That’s not to say there aren’t any potential fits out there. If there’s one team worth keeping an eye on, it might be Vegas.
The Golden Knights have had a hard time getting strong performances out of their goalies this season. Robin Lehner currently has a .905 save percentage after the team chose him over Marc-Andre Fleury, while backup Laurent Brossoit sports a flat .900 in his first season of a two year, $4.65 million deal.
A potential swap of backup goalies makes a lot of sense for both teams here. The Knights would strengthen their depth in net with Halak before another potentially long playoff run, while the Canucks would save a bit of cap space year over year with Brossoit. The only question is how much the Knights are willing to invest in a better #2 goalie.
Even before their blockbuster trade for Jack Eichel, Vegas was slammed right up against the cap and will need to shed a bunch of money before Eichel returns from neck surgery. But with the Knights consistently in “win now” mode year after year, it’s entirely possible that GM Kelly McCrimmon is willing to give up a second team-friendly contract along with Brossoit to fit Halak in under the cap.
Also potentially in the market for an upgrade in goal are the Avalanche. Darcy Kuemper hasn’t been as consistent a starter as Colorado had hoped, and the revolving door of backups behind him have fared much, much worse.
With a small amount of cap space to work with and a number of important pieces heading for UFA status this offseason, Avs GM Joe Sakic might be willing to take on Halak at the cost of 31-year-old Pavel Francouz and a prospect. But like the Knights, it all depends on how strong a contender Sakic feels his team is, and with Colorado currently sitting third in the Central behind Nashville and St. Louis, it might not be enough to make an “all-in” deal for Halak worthwhile.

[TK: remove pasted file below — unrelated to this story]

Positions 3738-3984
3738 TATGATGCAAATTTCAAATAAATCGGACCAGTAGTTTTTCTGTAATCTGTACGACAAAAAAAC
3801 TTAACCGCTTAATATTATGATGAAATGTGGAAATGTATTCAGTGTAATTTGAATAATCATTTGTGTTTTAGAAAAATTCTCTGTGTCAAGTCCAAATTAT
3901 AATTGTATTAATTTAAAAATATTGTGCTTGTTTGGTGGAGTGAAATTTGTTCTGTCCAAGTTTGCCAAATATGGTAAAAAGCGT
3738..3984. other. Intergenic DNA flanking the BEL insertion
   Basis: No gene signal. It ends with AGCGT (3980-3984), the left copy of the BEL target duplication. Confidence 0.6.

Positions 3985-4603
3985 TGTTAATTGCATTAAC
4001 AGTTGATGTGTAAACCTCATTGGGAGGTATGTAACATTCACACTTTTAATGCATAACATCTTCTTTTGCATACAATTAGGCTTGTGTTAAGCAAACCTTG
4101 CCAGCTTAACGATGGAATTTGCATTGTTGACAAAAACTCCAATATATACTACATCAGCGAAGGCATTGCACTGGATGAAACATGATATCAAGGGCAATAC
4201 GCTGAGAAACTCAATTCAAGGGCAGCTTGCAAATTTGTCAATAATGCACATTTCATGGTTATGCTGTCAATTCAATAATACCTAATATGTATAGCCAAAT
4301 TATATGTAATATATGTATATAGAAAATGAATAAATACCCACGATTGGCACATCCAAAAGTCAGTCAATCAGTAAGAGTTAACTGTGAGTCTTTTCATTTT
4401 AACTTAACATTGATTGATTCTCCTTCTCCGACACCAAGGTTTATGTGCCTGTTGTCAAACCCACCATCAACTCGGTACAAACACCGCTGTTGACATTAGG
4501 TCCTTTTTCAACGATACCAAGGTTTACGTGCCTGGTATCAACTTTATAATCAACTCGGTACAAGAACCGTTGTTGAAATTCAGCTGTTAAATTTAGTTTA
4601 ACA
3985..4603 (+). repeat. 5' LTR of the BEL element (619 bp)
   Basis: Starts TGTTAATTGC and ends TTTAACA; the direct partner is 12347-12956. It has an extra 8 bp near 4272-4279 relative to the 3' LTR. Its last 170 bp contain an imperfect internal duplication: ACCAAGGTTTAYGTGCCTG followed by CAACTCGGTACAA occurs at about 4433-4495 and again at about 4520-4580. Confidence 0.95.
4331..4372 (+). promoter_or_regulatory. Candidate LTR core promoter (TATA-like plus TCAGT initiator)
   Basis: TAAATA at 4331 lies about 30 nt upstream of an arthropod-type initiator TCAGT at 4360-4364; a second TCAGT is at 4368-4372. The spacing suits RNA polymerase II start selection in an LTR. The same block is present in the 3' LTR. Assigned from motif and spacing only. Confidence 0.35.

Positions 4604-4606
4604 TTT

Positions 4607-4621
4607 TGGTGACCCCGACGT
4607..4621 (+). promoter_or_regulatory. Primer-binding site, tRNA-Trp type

One dark horse candidate that might be interested is Edmonton. The Oilers’ current tandem of Mikko Koskinen and Mike Smith have been making headlines for all the wrong reasons lately, and no staff is under more pressure to make the playoffs as GM Ken Holland and head coach Dave Tippett.
Any deal with Edmonton would probably require taking a goalie back (most likely pending UFA Koskinen), something the Canucks can’t do without the Oilers retaining a hefty amount of salary. While it is possible that Edmonton would take the risk in order to make Halak their starter over their current goalies, with the extra money required to make a deal work, this option is a bit more of a long shot.
But no matter what team might be involved, any potential trade depends on what Jaroslav Halak wants most, and whether Jim Rutherford can sell him on a new opportunity elsewhere. The market might be small for an ageing backup goaltender with a big performance bonus to pay out, but there are certainly a few teams in immediate need of a solidified goaltending front that might be willing to make a deal for Halak happen in the near future.
The clock is ticking.